Throw Out Those Sippy Cups (Even the BPA-Free Ones!)

sippy cupJust when I've banished every last bit of BPA-containing plastic from our home because of the chemicals it seeps into our food and drink, it seems all the replacements are bad too. That's right, a new study says all those BPA-free products I thought I was so healthy buying are still leaking chemicals that act like estrogen. In fact, they may even leak more chemicals than the regular plastic products that contain BPA, the ones I just threw out!

The good news is no one knows if these chemicals are harmful. The bad news as a mom to a toddler is that they could be, and from snack containers to bento boxes to sippy cups, my kids are consuming out of plastic regularly. With BPA-free products, I thought we were okay, but now we're right back where we started when I first became petrified of plastic.


In testing more than 450 plastic products, researchers found 70 percent of them released estrogen-like chemicals. That was before they exposed them to heat, like most plastic products are exposed to through things like the dishwasher or microwave. Once researchers did that, then 95 percent of the products emitted the chemicals.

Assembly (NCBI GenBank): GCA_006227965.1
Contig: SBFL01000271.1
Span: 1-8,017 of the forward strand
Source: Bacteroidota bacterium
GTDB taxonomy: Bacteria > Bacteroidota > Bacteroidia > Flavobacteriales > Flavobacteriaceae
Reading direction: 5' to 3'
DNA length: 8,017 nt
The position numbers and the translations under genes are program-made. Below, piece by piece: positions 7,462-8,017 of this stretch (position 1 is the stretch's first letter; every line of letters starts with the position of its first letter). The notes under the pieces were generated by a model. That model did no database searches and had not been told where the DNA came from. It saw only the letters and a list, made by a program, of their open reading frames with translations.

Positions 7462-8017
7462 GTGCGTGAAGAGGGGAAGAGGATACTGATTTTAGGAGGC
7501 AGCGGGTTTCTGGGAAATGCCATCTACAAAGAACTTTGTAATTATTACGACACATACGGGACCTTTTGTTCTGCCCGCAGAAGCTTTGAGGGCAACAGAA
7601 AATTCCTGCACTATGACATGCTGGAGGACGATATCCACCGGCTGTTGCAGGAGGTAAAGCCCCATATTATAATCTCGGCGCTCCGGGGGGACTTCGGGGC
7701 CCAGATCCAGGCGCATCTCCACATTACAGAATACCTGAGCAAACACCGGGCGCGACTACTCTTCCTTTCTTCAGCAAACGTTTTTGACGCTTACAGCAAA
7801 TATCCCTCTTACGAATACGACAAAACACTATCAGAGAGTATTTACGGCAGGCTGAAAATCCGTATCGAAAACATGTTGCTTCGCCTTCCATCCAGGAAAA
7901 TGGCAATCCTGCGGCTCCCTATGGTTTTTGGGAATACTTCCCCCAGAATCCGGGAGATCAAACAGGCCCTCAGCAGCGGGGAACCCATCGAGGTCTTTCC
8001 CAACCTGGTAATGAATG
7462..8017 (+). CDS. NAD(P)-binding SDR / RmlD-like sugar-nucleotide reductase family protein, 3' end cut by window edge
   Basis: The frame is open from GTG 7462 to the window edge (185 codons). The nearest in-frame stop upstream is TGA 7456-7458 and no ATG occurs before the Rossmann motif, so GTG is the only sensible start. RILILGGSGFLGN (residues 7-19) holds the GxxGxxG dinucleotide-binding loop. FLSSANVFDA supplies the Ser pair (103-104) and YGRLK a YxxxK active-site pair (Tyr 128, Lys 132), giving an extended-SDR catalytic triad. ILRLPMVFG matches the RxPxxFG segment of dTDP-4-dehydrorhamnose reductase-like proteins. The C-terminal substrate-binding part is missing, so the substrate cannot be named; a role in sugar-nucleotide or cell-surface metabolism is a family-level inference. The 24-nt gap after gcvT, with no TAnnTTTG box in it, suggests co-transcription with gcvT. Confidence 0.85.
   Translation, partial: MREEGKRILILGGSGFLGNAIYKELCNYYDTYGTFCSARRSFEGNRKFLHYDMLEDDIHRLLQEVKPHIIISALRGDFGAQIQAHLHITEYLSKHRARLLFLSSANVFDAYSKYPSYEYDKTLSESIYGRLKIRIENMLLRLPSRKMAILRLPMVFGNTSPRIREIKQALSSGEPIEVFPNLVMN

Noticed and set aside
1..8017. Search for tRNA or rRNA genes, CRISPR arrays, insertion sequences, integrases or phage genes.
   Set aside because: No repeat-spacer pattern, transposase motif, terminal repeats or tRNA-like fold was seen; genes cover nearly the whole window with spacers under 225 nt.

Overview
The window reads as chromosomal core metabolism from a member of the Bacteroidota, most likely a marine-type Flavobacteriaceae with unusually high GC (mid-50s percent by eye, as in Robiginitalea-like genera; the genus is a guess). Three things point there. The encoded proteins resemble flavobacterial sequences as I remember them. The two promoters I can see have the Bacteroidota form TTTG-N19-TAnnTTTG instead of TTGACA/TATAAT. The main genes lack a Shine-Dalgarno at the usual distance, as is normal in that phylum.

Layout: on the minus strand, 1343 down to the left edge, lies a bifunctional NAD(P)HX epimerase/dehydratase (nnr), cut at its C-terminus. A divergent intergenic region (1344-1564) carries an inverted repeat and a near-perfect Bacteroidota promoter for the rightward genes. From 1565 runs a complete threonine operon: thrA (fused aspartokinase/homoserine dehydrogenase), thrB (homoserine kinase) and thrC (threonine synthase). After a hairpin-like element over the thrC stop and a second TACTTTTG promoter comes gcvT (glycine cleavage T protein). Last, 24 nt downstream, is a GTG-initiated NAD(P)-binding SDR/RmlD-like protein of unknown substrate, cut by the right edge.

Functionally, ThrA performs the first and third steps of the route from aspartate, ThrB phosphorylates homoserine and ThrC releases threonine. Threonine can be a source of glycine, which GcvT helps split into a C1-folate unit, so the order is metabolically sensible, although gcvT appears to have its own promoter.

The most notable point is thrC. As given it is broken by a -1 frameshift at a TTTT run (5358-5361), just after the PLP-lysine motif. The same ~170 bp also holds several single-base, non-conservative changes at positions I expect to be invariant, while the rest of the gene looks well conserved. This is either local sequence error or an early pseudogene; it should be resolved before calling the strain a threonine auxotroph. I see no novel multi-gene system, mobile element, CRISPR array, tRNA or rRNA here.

So what of the remaining 5 percent? That, says researchers, is the good news -- that plastic can be produced that doesn't leak the chemical. They just don't know how yet.

So what's a mom to do in the meantime -- risk series of stitches and switch to glass? There's stainless steel, but once I throw out all the new plastic, they'll probably find something wrong with that too. Also, we may be worrying about nothing as things like wine and vegetables also release these chemicals, according to scientists.

"Regulatory agencies need to study the effect of chemicals leaching out of plastic," said Sonya Lunder, a senior analyst at the Environmental Working Group. Yes, it would be nice if they'd get on that so I don't have to wince in fear every time I pack my kids' lunches. In the meantime, they say to avoid exposing any plastic to extreme heat and throw out those pieces that are scratched and worn.

Do you use plastic products for food and drink? Will you change that based on this new study?

Image via Greene/Ellis/Flickr

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